Stewart Eats America For Breakfast

Time Magazine held a poll on their website.  The question was, “Now that Walter Cronkite has passed on, who is America’s most trusted newscaster?”

The options were Katie Couric, Charlie Gibson, Jon Stewart, and Brian Williams.  Jon Stewart won by a landslide.


Okay, granted.  The poll is stupid.  Jon Stewart isn’t technically in competition with the other mainstream networks.  The other networks are likely to cannibalize each other’s votes and push Stewart ahead.  Also, it’s an online poll and therefore skewed to the Daily Show’s younger audience, in contrast to the 60-year-old median audiences of the mainstream networks’ Nightly News shows.

Still, it’s a bit frightening to be reminded that there are people who regard Jon Stewart as the King of the News.  The biggest problem with The Daily Show, and The Colbert Report for that matter, is that they serve as news for people who don’t like news.  That’s not an exaggeration is it?  The fact that the shows are slanted towards the liberal side is not in itself problematic.  The problem is that people watch the shows and take their political stance with an eye to fashion, not good policy.  Colbert’s entire show is dedicated to the stigmatization of conservatism.  A thinking person can appreciate Colbert’s humor and still be independent of the stigma.  Unfortunately, non-thinking college students eager to sit at the political equivalent of the “cool kids table” advance the stigma without analyzing the issues.  By acting like the counterpoints are too ridiculous to consider, people never consider the counterpoints.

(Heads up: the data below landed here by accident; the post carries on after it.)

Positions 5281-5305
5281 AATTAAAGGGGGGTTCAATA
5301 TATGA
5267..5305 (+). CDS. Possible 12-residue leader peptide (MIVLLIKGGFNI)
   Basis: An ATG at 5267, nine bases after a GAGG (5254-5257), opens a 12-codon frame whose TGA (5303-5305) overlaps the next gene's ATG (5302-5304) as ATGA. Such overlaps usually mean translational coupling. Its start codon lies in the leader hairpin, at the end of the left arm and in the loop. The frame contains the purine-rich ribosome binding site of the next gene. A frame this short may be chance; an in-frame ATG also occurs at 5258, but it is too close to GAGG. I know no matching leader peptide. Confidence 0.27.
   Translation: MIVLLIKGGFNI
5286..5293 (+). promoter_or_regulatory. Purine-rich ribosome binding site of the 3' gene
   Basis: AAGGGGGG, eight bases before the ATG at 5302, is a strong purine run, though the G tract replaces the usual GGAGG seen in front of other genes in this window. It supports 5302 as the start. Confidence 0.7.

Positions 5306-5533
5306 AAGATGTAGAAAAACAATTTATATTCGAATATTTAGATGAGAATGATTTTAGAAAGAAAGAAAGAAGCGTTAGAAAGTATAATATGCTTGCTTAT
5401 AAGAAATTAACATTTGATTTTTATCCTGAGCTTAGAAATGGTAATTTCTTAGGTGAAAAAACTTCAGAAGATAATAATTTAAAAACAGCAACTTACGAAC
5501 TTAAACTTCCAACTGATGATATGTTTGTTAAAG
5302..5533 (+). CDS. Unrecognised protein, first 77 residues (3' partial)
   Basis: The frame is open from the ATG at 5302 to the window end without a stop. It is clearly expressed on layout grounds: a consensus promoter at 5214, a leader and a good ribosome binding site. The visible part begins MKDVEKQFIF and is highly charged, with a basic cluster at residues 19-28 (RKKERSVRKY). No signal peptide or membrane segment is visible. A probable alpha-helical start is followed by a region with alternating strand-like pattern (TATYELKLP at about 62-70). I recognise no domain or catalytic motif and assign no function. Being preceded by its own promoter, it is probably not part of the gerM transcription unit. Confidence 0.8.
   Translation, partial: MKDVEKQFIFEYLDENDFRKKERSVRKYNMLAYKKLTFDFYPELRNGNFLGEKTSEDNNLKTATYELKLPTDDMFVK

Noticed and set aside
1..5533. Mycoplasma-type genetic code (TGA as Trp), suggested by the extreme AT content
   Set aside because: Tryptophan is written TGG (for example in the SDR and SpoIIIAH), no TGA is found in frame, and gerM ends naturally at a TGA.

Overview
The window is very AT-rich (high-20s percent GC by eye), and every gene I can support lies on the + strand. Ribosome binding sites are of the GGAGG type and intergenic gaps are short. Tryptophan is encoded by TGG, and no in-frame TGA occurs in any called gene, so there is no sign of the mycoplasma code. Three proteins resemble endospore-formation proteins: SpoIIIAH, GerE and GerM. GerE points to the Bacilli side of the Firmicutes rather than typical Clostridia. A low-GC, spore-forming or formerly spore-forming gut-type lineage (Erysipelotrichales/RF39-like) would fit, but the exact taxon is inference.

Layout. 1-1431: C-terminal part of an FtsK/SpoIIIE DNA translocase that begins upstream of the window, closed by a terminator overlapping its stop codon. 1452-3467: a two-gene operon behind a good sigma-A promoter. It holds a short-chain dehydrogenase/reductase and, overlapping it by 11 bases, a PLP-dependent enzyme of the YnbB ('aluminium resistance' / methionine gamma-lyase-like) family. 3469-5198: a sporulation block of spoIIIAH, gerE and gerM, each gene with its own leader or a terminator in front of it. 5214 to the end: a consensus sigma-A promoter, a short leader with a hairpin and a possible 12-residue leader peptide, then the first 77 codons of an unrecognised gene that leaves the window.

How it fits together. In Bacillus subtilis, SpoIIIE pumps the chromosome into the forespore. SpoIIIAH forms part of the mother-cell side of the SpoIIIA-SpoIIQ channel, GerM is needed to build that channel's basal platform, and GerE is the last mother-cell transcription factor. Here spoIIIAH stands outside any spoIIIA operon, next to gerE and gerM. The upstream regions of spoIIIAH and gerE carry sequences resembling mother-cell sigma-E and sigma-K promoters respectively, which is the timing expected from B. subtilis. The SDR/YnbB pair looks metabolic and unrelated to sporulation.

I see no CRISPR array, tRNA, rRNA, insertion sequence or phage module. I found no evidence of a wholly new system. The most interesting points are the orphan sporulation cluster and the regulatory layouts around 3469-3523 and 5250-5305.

Stewart’s show is particularly troublesome, not because it’s an irreverent editorial show.  It’s troublesome because people treat it with authority.  Jon Stewart has managed to import middle-school popularity dynamics into a discussion of national politics.  He sometimes dismisses an entire issue by merely rolling his eyes.  The audience guffaws and then moves on without having to think.  Again, if you can pour contempt on an opposing viewpoint, you don’t have to refute it.  To see a sycophantic audience in action, take a look at this interview of Jonah Goldberg.  Stewart says in the interview, both that he doesn’t understand what Jonah talks about, and that Jonah is misrepresenting progressive causes.  The audience cheers for both sentiments–Jon Stewart doesn’t understand (cue audience), and yet Stewart does and Jonah doesn’t (cue audience).  Dismissal is an effective technique for people who desire an approved stance rather than an informed stance.  What’s more annoying is that the Daily Show viewers, who have never considered the issues, are confident in their criticism or praise of an idea.

Though Jon Stewart enjoys the benefits of his authority, he denies its legitimacy.  He’s sort of like Jerry Springer in that he shrugs his shoulders and says, my show’s ridiculous.  It’s a disarming way to distance himself from his show’s haughty proclamations.  He used to say that he came on after a show where puppets made crank calls.  The inference was that anyone who takes his show seriously need not themselves be taken seriously. Yet he seems equivalent to a man who “satirically” sits on a street corner with a cup, but still expects money.  After the hit piece Stewart ran on CNBC’s Jim Cramer, Stewart’s “I don’t take myself too seriously” shrug, seems a little less convincing.

In the style-over-substance-age of television politics, someone as likeable as Jon Stewart is here to stay.  So I did this picture of him.


Published by Zach

I'm a writer and illustrator living in Creedmoor NC.

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  1. What’s disturbing is the broad strokes with which the author paints the Daily Show’s/Colbert Report’s audiences.

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